Over 100,000 attendees converged on the roughly 1,800 exhibitors this January, and the buzz on the show floor can be summed up in two words: Digital Home.

    For example, Diamond Multimedia's Rio, a small $199 digital music device, records MP3 (MPEG-1, Audio layer 3) files downloaded onto a computer from the Internet, storing them in a Flash RAM buffer. This trend could have an effect on the home digital video editor; imagine downloading royalty-free audio files from the Internet for use in your videos. Most notable in the new camcorder offerings this year were Sony's new Digital8 cameras (covered in this issue's Zoom In Zoom Out column). Also of interest was the falling prices of typical Hi8, 8mm and VHS-C camcorders.

    JVC's new lineup of camcorders included the GR-DVL9500, a high-end Mini DV offering with a progressive scan shooting mode and a High-Speed Recording mode that shoots 120 frames per second for high-quality slow-motion playback. Also of interest were JVC's GR-AXM710 and GR-AXM910 Dual Camcorders, which combine functions of a VHS-C camcorder and a digital still camera.

    Sharp displayed an expanded line of Mini DV camcorders, including the VL-PD3U, a model the company claimed was the lightest, slimmest Digital Viewcam yet.

    Philips made an announcement at the show concerning recordable DVD-Video technology, citing plans to release the first DVD-Video recorders in the year 2000.

    Pinnacle Systems' Studio 400 computer-based editing system received an Innovations '99 Design and Engineering award this year. Best of show went to ReplayTV, a set-top device that allows television viewers to record incoming programs on a hard disk for later viewing.

  • Sony Unveils Digital8 Camcorders at CES

    At a CES press conference held on January 6th, Sony unveiled a new digital video format that records on existing 8mm and Hi8 cassettes: Digital8.

    Designed to be backwards-compatible with 8mm and Hi8 tapes, the new format records in a DV-encoded Digital8 format, and can play back analog tapes recorded in 8mm or Hi8. Sony claims that the new format can achieve 500 lines of resolution, which is roughly equivalent to the quality of DV.

    Four new Digital8 camcorder models were announced. All included both analog and IEEE-1394 I.Link outputs, both of which are available for analog and digital playback. This means that it's possible to play an 8mm tape in a Digital8 camcorder, and record the digitized output to a computer via the I.Link interface. All models also include Control-L jacks, which will carry existing RC time code information from pre-recorded analog Hi8 tapes, as well as SteadyShot image stabilization, Nightshot infrared recording, headphone jack, and LaserLink wireless transmission from the camcorder to an optional set-top receiver. The top-of-the-line Digital8 DCR-TRV510 ($1399) boasts a flip-out LCD monitor and 2MB flash memory for still-image capture. Other models include the DCR-TRV310 ($1099), the DCR-TRV103 ($999) and the low-cost DCR-TR7000 ($899).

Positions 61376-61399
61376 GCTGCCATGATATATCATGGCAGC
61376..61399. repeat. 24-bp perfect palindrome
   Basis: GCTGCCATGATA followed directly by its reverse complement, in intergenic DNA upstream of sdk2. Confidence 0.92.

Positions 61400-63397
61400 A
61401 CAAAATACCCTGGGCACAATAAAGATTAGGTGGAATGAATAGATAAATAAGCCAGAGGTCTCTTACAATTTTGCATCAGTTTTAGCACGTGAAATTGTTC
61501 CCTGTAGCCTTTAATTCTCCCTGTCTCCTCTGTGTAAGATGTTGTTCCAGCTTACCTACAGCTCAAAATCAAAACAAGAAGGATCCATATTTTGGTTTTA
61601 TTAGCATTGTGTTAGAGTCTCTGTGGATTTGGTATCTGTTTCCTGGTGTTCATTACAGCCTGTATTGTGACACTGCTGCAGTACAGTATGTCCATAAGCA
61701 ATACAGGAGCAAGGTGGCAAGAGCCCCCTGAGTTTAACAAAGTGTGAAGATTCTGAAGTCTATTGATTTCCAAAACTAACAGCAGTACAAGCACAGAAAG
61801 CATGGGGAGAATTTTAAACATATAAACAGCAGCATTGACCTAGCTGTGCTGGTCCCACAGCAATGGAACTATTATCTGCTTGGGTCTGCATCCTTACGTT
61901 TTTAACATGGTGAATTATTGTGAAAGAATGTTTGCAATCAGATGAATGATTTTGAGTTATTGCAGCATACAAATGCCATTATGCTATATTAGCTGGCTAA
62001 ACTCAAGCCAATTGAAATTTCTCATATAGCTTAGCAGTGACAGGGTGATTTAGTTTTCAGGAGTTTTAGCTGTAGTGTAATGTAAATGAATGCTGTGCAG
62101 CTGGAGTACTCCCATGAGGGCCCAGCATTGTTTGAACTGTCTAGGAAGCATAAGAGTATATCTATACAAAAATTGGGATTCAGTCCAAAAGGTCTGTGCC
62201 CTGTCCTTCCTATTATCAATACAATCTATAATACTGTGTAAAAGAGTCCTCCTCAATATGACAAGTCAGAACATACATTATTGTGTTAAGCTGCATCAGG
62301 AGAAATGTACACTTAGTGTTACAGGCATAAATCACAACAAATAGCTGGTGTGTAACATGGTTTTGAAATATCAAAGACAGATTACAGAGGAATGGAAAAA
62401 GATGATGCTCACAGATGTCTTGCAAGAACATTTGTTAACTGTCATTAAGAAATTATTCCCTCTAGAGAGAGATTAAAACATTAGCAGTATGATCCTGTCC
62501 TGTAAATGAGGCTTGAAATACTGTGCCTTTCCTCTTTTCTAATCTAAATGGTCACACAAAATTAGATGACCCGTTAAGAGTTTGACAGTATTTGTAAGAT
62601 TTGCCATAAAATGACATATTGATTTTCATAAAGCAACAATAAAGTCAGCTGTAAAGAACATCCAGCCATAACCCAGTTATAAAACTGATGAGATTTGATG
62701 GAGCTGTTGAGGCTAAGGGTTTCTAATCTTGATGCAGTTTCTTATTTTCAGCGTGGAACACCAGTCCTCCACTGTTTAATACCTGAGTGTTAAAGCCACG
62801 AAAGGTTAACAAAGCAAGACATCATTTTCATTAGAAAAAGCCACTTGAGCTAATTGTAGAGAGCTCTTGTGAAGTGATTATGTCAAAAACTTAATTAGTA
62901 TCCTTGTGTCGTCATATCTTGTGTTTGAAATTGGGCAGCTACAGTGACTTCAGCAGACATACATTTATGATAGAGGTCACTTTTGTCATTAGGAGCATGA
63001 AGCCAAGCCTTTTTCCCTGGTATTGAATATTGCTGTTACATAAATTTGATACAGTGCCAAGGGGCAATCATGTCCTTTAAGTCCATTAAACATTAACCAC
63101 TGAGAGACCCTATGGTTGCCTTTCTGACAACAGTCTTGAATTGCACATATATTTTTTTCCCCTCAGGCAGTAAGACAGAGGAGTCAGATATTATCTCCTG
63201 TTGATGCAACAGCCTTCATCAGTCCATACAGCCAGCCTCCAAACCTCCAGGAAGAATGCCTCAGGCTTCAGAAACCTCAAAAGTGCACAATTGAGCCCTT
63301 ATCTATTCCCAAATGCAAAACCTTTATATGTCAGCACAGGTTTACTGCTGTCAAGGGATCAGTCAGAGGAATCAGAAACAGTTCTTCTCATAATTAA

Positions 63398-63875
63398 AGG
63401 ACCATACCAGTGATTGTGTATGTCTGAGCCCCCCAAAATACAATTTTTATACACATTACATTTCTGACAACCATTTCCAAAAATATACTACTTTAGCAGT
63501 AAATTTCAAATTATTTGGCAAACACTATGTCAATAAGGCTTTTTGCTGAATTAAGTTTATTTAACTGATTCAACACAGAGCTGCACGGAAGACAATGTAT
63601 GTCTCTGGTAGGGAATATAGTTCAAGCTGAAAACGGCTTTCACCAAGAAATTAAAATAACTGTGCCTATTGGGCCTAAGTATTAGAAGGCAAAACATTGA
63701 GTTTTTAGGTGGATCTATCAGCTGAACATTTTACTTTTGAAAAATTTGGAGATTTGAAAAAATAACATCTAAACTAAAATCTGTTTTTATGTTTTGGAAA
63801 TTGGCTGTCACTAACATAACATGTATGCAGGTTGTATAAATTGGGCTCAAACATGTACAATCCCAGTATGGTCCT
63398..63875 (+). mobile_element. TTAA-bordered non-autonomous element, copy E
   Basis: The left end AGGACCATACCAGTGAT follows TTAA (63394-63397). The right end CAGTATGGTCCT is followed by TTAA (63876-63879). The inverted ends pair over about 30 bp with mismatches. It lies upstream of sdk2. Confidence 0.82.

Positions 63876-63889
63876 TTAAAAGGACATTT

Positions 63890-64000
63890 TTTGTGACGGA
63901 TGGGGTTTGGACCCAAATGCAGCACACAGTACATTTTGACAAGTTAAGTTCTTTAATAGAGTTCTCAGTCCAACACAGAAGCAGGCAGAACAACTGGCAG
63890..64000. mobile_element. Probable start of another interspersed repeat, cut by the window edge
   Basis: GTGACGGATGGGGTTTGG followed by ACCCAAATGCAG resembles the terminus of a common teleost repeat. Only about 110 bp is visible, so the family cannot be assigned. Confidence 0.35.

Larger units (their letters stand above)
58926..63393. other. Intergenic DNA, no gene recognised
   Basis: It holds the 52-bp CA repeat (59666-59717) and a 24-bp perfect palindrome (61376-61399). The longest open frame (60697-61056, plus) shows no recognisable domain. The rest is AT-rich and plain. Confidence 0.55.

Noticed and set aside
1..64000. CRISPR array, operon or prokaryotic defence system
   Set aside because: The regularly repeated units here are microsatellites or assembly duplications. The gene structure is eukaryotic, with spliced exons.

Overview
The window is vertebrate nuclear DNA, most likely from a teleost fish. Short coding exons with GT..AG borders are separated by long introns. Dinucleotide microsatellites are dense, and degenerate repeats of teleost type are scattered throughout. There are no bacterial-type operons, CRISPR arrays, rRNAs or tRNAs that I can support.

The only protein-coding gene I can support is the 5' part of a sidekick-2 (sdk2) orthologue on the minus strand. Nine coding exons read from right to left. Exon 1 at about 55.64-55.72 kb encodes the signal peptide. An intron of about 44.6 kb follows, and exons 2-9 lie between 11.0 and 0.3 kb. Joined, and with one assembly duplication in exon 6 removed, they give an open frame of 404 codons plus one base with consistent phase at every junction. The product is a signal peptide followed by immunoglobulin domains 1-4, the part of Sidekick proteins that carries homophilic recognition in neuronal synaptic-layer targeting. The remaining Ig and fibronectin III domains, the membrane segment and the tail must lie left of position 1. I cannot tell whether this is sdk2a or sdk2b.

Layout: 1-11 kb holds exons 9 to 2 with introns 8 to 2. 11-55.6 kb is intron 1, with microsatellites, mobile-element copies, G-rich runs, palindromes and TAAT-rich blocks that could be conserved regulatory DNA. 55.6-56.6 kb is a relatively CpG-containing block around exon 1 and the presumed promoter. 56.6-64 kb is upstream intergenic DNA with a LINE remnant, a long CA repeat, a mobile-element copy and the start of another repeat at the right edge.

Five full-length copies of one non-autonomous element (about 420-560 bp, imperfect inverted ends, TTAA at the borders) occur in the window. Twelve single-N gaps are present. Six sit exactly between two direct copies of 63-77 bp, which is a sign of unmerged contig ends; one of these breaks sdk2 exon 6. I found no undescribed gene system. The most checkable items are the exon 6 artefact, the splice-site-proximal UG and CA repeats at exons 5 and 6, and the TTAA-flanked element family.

• Videonics Announces New Upgrade of Effetto Pronto

    CAMPBELL, CA., October 28, 1998

    Videonics, Inc. (NASDAQ:VDNX) announced the release of a free upgrade for its Effetto Pronto Compositing and Video Effects System for the Macintosh. Videonics' Effetto Pronto is a combination of compositing and effects software and a PCI hardware accelerator. It is the first desktop-based hardware and software compositing tool to offer instant feedback on effects-processing, unlimited layering capabilities, sophisticated titling and color correction, among other advanced features. The new Effetto 1.1 software offers users more speed, flexibility and control.

    Already the fastest compositing system available on the desktop, Effetto version 1.1 adds RAM and disk caching capabilities to the product. Compositors can expect to see playback and rendering speeds two to five times faster, which will make the rendering process more seamless and efficient.

    "The upgraded Effetto 1.1 software provides dramatically increased speed while achieving greater flexibility because of its expanded support of other applications," said Yeshwant Kamath, President of Videonics, Inc. "This upgrade lets artists finish projects faster without sacrificing creativity, which leaves more time for other activities or new business opportunities."

    Greater Flexibility